HL Deb 26 February 1964 vol 255 cc1124-7

3.45 p.m.


My Lords, perhaps this would be a convenient moment for me to give to your Lordships the text of a statement on local government reorganisation in Wales which has been made by my right honourable friend the Minister of Housing and Local Government and Minister for Welsh Affairs in another place. I will repeat the statement in his own words:

"The Local Government Commission for Wales have proposed reducing the Welsh counties from 13 to 7.

"They have also proposed some extension of the county boroughs of Cardiff, Newport and Swansea; that Merthyr Tydfil should become a non-county borough; and that no new county boroughs should be created.

"There have been many objections to these proposals, and the next step would be to hear them by way of public inquiries. Inquiries are being held to hear the objections to the extensions of the three county boroughs. But the Government do not wish, for the time being, to pursue the other proposals.

"The Government are convinced that local government in Wales is in urgent need of reorganisation. The Commission found, following exhaustive examination, that 'the machine in Wales needs radical overhaul'. But the Government are not convinced that the proposals in the Commission's Report would provide a fully satisfactory basis for an effective local government structure in Wales.

"This implies no criticism whatever of the Commission's work. Within their terms of reference they did a first-class job. Their proposals may well prove to be the foundation for reorganisation in Wales. But they themselves said that to be fully effective their investigation should have gone beyond consideration of the boundaries of local government to its structure, its functions and its finance.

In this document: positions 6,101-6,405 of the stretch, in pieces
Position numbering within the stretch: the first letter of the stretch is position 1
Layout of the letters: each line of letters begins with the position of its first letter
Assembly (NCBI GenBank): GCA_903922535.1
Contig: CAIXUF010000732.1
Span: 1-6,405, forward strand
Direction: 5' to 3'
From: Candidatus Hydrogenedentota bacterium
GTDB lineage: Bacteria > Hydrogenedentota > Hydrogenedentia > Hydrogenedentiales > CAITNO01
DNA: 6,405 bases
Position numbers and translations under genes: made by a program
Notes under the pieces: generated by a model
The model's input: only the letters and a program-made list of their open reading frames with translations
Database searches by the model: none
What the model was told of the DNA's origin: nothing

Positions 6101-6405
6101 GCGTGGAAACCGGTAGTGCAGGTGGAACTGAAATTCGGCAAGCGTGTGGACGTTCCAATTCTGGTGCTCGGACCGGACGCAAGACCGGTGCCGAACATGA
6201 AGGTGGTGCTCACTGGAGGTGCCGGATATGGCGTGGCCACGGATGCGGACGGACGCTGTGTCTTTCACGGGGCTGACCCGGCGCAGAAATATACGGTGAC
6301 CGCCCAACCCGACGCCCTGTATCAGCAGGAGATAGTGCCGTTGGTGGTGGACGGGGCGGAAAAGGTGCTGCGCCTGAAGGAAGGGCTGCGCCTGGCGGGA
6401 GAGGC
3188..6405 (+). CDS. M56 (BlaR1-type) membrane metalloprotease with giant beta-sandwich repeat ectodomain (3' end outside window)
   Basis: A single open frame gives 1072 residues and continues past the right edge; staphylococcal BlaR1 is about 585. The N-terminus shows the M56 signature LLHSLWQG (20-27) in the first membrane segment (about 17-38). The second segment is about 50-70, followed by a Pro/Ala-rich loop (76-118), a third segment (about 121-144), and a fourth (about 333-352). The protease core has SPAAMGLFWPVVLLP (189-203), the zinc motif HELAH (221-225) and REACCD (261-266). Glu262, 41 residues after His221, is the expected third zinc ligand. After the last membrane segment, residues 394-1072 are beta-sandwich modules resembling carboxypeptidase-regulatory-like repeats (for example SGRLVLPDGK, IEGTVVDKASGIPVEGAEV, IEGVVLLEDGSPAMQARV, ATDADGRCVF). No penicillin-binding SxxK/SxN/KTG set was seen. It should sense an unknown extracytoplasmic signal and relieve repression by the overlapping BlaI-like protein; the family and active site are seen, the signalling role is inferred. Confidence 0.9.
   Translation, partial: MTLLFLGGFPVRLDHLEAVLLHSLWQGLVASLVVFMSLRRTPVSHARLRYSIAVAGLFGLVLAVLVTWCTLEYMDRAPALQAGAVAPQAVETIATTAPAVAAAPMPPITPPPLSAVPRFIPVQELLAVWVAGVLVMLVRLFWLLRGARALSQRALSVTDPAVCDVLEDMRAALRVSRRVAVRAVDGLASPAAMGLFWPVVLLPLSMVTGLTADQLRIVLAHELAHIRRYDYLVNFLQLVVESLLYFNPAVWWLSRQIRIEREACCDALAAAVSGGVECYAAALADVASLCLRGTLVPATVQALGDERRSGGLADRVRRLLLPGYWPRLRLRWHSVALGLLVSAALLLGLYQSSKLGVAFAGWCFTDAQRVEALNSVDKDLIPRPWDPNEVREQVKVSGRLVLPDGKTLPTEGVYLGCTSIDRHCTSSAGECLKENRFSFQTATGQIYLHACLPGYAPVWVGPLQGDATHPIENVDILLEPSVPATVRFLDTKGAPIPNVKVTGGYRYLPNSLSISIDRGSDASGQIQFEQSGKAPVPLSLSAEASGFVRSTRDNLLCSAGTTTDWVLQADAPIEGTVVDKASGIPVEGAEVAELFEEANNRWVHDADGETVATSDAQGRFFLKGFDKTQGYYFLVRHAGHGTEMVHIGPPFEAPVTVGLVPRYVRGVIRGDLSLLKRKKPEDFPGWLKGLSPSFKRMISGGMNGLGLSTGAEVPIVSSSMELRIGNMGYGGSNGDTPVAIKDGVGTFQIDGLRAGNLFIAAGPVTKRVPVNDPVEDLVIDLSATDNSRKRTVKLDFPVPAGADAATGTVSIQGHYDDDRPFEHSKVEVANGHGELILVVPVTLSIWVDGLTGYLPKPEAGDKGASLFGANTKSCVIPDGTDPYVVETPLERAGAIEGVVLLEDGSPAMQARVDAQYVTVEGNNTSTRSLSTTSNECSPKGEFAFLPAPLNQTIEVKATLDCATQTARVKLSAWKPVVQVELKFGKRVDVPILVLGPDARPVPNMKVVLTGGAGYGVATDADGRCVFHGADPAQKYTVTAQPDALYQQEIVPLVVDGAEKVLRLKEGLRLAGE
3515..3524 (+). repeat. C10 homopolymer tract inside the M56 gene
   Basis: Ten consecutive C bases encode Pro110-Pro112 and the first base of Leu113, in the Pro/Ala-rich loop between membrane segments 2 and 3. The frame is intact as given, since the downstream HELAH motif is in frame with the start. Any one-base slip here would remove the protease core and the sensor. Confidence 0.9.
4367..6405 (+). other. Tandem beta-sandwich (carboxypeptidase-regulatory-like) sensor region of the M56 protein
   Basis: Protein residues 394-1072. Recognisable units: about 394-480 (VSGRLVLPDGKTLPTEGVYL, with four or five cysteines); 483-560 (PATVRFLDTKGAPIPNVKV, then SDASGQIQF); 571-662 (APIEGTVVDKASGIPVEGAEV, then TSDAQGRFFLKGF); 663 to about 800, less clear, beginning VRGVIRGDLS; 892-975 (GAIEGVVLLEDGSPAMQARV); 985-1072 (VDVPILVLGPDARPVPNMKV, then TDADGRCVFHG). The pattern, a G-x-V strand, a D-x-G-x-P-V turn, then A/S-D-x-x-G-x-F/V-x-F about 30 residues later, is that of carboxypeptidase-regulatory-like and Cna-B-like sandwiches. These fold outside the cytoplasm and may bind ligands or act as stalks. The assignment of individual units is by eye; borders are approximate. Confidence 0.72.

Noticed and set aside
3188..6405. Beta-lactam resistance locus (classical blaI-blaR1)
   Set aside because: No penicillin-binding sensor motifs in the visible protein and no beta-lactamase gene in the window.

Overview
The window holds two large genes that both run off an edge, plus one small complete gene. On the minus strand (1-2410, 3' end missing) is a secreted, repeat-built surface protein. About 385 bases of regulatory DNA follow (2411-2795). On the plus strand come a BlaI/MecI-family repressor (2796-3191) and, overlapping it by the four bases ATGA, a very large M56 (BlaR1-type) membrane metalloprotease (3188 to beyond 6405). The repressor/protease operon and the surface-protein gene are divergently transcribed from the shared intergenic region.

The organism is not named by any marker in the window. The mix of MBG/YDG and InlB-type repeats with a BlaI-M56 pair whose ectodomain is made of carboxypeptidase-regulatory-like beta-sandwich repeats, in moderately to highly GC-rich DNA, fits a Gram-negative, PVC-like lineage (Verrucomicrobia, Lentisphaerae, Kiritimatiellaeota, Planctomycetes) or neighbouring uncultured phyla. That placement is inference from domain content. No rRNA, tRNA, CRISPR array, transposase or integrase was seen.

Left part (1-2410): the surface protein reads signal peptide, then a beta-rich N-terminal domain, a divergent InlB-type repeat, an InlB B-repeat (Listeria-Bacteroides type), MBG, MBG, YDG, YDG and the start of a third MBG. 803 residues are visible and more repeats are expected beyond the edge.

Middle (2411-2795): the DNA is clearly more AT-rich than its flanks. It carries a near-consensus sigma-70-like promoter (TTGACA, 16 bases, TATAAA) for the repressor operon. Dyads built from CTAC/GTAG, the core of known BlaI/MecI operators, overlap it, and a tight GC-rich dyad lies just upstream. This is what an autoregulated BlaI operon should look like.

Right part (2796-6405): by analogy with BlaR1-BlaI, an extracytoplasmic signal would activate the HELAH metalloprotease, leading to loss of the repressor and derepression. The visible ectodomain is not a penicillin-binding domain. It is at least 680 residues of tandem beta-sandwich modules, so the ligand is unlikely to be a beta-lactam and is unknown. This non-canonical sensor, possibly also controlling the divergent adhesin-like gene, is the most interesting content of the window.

"The Commission, it is true, said that they believed it urgently necessary that action should be taken on their present recommendations, which would go some way to remedy existing weaknesses and which could provide the foundations for more far-reaching reforms in the future. But the Government believe that it would be right, before going ahead with these proposals, to see whether they cannot find a basis for reorganising local government in Wales likely to prove more satisfactory and more enduring.

"The Government accordingly propose now to reconsider the pattern of local government which might be appropriate in the circumstances of Wales. The mountainous character of much of the country, the sparsity of the population, the relative difficulty of communications, present problems different from those to be found generally in England; and it may well be that a different pattern of local government—a different distribution of functions among authorities as well as alteration of boundaries—would better suit these conditions.

"The financial position of the Welsh local authorities will be considered as part of the general review of the relationship between central and local government finance. The financial review is of course complementary to the review of local government now taking place throughout Great Britain, and the two will be completely interrelated.

"If the Government conclude that a different pattern would better suit the conditions in Wales, a White Paper will be laid setting out suggestions for discussion with the local authorities and other interests concerned; and if, in the event, it is decided to go forward with proposals for a new pattern of local government in Wales, reorganisation will be effected by legislation.

"I cannot conclude this statement without expressing my very deep regret over the death, recently, of the chairman of the Local Government Commission for Wales, Sir Guildhaume Myrddin-Evans. He was an excellent chairman and the cogency of the Commission's Report owed, I know, a great deal to him. We shall miss his wise counsel in considering how best to build on the Report to provide a local government structure fitted to the needs of Wales."